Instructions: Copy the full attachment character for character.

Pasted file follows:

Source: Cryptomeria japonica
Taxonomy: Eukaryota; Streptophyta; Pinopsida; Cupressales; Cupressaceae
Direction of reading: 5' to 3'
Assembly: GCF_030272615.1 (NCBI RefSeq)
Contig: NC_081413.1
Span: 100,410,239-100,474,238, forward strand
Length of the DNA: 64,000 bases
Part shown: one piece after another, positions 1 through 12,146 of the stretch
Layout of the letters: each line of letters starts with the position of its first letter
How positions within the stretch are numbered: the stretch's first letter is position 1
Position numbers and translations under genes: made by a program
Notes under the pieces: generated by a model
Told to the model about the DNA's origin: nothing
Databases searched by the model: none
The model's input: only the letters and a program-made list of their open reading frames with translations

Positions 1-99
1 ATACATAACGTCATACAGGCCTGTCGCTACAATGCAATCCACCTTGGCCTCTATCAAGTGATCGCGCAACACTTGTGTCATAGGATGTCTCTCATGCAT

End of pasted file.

Source: Cryptomeria japonica
Taxonomy: Eukaryota; Streptophyta; Pinopsida; Cupressales; Cupressaceae
Direction of reading: 5' to 3'
Assembly: GCF_030272615.1 (NCBI RefSeq)
Contig: NC_081413.1
Span: 100,410,239-100,474,238, forward strand
Length of the DNA: 64,000 bases
Part shown: one piece after another, positions 1 through 12,146 of the stretch
Layout of the letters: each line of letters starts with the position of its first letter
How positions within the stretch are numbered: the stretch's first letter is position 1
Position numbers and translations under genes: made by a program
Notes under the pieces: generated by a model
Told to the model about the DNA's origin: nothing
Databases searched by the model: none
The model's input: only the letters and a program-made list of their open reading frames with translations

Positions 1-99
1 ATACATAACGTCATACAGGCCTGTCGCTACAATGCAATCCACCTTGGCCTCTATCAAGTGATCGCGCAACACTTGTGTCATAGGATGTCTCTCATGCAT